CIFOR–ICRAF publishes over 750 publications every year on agroforestry, forests and climate change, landscape restoration, rights, forest policy and much more – in multiple languages.

CIFOR–ICRAF addresses local challenges and opportunities while providing solutions to global problems for forests, landscapes, people and the planet.

We deliver actionable evidence and solutions to transform how land is used and how food is produced: conserving and restoring ecosystems, responding to the global climate, malnutrition, biodiversity and desertification crises. In short, improving people’s lives.

CIFOR's testing on a minimum set of criteria and indicators in PT INHUTANI II, Stagen, Pulau Laut, South Kalimanta, Indonesia.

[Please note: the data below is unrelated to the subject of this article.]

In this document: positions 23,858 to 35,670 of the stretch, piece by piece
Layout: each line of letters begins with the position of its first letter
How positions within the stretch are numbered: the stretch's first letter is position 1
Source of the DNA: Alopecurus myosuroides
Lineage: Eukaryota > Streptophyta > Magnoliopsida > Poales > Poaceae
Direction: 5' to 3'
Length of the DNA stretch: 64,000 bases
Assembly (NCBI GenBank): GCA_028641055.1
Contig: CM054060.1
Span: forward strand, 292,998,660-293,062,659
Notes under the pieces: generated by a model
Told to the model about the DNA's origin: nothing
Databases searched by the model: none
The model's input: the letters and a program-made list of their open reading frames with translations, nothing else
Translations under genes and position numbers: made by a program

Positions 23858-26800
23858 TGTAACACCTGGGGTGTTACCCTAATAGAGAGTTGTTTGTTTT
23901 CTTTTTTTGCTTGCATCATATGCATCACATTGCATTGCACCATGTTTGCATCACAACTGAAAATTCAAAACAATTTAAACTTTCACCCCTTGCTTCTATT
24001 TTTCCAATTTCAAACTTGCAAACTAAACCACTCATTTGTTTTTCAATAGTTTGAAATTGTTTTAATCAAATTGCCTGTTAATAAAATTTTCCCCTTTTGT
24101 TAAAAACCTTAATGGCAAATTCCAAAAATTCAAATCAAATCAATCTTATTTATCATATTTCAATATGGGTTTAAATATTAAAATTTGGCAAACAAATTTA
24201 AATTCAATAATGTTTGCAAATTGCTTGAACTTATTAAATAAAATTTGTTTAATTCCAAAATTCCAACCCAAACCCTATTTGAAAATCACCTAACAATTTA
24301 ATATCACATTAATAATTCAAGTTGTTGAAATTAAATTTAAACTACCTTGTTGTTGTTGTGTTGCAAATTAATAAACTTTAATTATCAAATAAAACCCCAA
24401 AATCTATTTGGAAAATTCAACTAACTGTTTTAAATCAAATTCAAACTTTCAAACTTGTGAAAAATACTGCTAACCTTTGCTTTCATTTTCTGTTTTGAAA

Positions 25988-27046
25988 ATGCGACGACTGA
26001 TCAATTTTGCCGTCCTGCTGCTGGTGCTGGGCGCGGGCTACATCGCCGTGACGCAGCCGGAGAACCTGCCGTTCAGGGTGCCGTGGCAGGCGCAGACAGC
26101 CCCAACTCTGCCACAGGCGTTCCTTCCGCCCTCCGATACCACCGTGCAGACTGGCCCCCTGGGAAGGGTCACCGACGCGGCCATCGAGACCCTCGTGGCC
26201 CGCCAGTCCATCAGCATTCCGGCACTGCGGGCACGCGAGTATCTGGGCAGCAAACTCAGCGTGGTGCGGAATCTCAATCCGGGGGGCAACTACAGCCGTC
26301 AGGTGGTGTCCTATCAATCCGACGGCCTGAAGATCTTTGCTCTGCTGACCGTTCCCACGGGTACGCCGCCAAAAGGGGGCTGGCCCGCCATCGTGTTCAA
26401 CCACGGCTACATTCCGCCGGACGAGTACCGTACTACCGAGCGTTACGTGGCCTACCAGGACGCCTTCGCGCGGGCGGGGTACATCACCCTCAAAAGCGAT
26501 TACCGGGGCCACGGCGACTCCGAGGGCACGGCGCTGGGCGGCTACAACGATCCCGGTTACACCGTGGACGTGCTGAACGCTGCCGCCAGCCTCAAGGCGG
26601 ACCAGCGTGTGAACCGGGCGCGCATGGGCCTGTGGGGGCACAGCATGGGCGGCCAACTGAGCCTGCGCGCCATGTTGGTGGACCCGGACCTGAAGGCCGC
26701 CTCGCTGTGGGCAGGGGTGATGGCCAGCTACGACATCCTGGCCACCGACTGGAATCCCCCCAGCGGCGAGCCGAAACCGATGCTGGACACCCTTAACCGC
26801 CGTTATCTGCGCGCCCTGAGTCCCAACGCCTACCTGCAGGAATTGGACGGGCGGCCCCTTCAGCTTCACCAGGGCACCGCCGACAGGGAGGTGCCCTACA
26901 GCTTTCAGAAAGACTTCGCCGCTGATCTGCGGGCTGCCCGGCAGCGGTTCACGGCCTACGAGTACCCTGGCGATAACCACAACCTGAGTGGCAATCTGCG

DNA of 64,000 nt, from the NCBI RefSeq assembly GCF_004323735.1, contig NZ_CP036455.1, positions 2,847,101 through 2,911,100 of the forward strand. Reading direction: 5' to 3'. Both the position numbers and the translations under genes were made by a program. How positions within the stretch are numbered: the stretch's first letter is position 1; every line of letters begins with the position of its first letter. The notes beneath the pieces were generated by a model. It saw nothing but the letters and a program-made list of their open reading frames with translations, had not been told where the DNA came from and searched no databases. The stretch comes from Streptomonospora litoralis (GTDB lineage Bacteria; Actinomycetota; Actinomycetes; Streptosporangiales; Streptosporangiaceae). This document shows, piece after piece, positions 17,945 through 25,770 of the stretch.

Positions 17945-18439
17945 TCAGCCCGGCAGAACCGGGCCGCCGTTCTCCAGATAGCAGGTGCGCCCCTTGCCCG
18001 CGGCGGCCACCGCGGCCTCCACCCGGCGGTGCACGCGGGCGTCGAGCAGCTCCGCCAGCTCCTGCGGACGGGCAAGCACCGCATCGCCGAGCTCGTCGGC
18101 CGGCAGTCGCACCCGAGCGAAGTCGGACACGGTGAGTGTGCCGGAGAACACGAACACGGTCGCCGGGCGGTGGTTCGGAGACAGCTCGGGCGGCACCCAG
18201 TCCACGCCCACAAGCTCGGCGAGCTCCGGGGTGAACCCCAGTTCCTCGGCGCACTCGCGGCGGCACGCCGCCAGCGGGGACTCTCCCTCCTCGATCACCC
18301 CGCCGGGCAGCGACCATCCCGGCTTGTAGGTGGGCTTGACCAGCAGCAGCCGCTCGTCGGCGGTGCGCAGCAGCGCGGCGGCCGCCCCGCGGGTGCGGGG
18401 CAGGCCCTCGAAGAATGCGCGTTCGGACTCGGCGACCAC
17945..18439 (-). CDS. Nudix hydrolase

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Critical increase of world population growth has revealed significant consequences in terms of food and wood needs for people on the globe. This alarming phenomenon inevitably gave rise to major changes on land use form or natural vegetation covered the earth surface due to the population pressure occured on readily available natural resources such as tropical rain forest. In order to fulfill the basic needs of food and wood through agricultural cultivation in one hand and to ease degradation rate of natural forest on the other hand, forest plantation have been established in many countries included Indonesia during the last two decades. Owing to the fact mentioned before, up to date, plantation forest has been an important land use system especially in the tropical area. For example Indonesian goverment has projected to establish 6.2 million hectares of industrial forest plantation by the year 2000. In so far as ecological aspect is considered, that plantation forest are expected to play the important role of the productive and protective functions of the natural forest. However, some industrial forest plantations have been reported as an alternative technology causing not only environmental problems through reduction in species biodiversity, soil erosion, water pollution and stream bed sedimentation, but also socio-economical problems such as low market price due to over production, and conflicts between villagers and forest concession holder. To cope up with the overall adversed effects may rise from the plantation forest project, sustainable forest management has been espoused as the key tool by scientists from many countries all over the world. This sustainable forest management concept is therefore designed to ensure that the establishment of industrial forest plantation satisfy economic, ecology and social functions as compared to natural forests. In turn, to examine whether the sustainable forest management practices is still on the right tract with overall objectives, a comprehensive method of evaluation is needed. Currently, the concept of principles, criteria and indicator (P, C&I) has been developed in the forest sector as a method or guidelines to determine and evaluate sustainable forest management a the international, national and forest management unit level. Since its existence, Criteria and Indicator (C&I) have been developed by many institutions. For example, ITTO comes up with principles of sustainable forest management (SFM); WWF develops guidelines; FSC introduces general Principle, Criteria and Indicators; Smart Wood Program of Rainforest Alliance introduces its C&I; Lembaga Ekolabel Indonesia (LEI) also develops C&I for production forest. These variety of C&I can be applied at various levels: global, regional (eco-regional), national, and sub-national or at Forest Management Unit (FMU) level. However, one source of C&I is not necessarily applicable at all local/FMU level. Due to the significance of socio-economic and ecology are variable across the whole countries and forest management unit as well, the guidelines consisting P, C&I are unlikely final. In other words, set of P, C&I for use at any level is supposed to be developed to assess the quality of management and ecosystem in question in a way toward the achievement of sustainable goal. Therefore, CIFOR through project " Testing Criteria and Indicators for Sustainable Forest Management" has been trying to search C&I that fits with particular FMU, in this case, in Indonesia. The similar test also will be conducted in Brazil and Coté d'Ivore. The final findings of C&I are expected to generate a minimum number of cost effective and reliable C&I for each test site, based on iterative and comparative field evaluation of selected sets

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